It's a major thing to move, we all know that and moving the studio is no exception. Moving into a space that was bare plaster and bare concrete floor, though full of potential, was not the worked out and beautiful space that I had left behind. I like to work in an ordered space, the Stowe Castle studio gave me an office space and a separate working room with a large painting wall... The Studio, Hilden was still full of boxes and furniture and though I'd painted the working wall, it's still must be slightly new and damp and nothing will stay stuck to it for long. There were boxes of my books everywhere, furniture in there intended for other spaces, a bare grey concrete floor.
One of my favourite art books is by Joe Fig and is called “Inside the Painter's Studio.” Where people do creative work fascinates me. Francis Bacon's studio was famously messy, so much so that when he died the floor had years and years worth of old newspapers, paint, paper plates, food and who knows what on it. In it's entirety it has been moved around as a hallowed exhibition piece, it's fascinating and people want to see it. Barbara Hepwoth's studio in St Ives, part of the house she lived and died in, is now like a site of pilgrimage, her tools laid out ready to work as if she has just popped out for a moment.
In the book the Artist's Way, Julia Cameron talks often about the sacred space in which we work, the rituals artists often need at the start the working day and the way the studio is approached each morning. In Buckingham I had these things in place, but here, though work is being produced my space was almost warring against my work and my joy.
There comes a moment when you realise this, something that switches on the idea that something must be done! For me it was being away from the space, out of the country and realising that I was not excited to be going back to it. The seemly monumental list of things that needed to be done before it could be sorted and the sharing of that with the one person (Pete) who could really help. So in the last two days of half term suddenly there was energy and activity and action, rooms were painted and furniture removed from the space and carpet laid in the spaces around the studio so that the approach to it was not just bare grey concrete and bare plaster walls. A bathroom went back in and an office space was created away from the studio space; no computer on my painting table. The tin of grey floor paint I had bought because it was £20 cheaper than a colour, unopened, was returned and a fresh joyful colour bought in its place.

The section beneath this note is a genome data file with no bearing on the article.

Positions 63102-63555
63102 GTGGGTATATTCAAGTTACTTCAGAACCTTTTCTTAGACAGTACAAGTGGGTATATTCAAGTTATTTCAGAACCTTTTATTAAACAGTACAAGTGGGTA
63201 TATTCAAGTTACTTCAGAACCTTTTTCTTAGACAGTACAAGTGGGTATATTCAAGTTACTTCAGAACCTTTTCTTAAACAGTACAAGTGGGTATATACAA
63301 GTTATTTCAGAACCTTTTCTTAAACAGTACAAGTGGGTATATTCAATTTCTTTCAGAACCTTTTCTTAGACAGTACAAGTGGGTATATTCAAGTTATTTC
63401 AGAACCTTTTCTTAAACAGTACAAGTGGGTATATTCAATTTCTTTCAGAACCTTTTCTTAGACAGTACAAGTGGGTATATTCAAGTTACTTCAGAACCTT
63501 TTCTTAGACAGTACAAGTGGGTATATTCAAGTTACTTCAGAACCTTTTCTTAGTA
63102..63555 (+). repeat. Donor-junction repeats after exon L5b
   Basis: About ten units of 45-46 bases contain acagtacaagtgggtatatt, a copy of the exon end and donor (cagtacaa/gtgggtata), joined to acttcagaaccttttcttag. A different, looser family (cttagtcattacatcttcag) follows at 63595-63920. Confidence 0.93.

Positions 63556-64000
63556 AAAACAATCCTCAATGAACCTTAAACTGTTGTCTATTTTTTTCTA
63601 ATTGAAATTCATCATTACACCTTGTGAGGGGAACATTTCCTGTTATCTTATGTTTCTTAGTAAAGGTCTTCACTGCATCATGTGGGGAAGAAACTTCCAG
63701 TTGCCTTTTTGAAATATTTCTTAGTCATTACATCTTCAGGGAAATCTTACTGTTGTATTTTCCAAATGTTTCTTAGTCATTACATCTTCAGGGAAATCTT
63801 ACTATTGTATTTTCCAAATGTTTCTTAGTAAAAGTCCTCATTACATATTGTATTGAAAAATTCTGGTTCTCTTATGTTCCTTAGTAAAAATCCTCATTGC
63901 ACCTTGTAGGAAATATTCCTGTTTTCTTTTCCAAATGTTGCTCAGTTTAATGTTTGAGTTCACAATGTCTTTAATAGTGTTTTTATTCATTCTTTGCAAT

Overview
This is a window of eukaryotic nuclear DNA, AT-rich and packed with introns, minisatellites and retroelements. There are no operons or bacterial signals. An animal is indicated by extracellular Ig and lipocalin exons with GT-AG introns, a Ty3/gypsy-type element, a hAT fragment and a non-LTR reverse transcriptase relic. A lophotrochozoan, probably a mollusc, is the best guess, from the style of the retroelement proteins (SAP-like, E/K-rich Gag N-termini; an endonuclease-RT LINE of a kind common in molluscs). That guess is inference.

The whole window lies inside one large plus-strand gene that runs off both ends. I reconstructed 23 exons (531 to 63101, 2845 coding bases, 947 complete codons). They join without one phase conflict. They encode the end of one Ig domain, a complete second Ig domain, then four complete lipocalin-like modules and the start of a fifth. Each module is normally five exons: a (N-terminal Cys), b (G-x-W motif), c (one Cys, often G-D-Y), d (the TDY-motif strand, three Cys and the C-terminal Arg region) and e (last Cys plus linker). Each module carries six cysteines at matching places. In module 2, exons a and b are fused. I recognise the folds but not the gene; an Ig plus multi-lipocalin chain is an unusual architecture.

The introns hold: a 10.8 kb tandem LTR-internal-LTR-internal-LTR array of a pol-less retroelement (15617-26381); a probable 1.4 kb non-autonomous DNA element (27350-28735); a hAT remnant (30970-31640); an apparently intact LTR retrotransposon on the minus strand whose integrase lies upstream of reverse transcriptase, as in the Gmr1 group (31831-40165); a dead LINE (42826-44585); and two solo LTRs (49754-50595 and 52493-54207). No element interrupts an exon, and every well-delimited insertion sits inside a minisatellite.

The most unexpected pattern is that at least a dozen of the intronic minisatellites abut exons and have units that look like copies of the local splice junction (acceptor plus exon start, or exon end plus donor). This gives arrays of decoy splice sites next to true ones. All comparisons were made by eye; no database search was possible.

This week I haven't been painting pictures but painting the floor and walls of my studio, it has felt like nesting! And gradually I can see a working space emerging that I can not wait to work in. The fresh green of the floor makes the room sparkle with light, finally I can put my books away on the book shelf because I'm not waiting to move them to sort the floor, the floor is sorted! Suddenly it feels like my space. While the floor has been wet (it needs two coats and has had to be done in two halves) I have found myself staring longingly through the window, excited to be in there. The aesthetic is right! All the drawing and collecting of ideas that I have done over that last few months hopefully now have a space in which to be hatched....
Being creative everyday, right to the end...
Bideford is blessed with a really impressive art Gallery, The Burton. The curent exhibition is of the prints of artist Wilhelmina Barns-Graham. It shows her printmaking throughout the extent of her life. This technique was very much part of her art practice but it is in the last decade of her life that she produced the most exciting and most beautiful work both as a painter and a printmaker, the two practices informing the other. These works are bold bright intelligent abstracts. Filed with the confident understanding about form and colour that years of practice produces but also the freedom and playfulness of a creative mind still very much still seeking and enquiringly moving forward.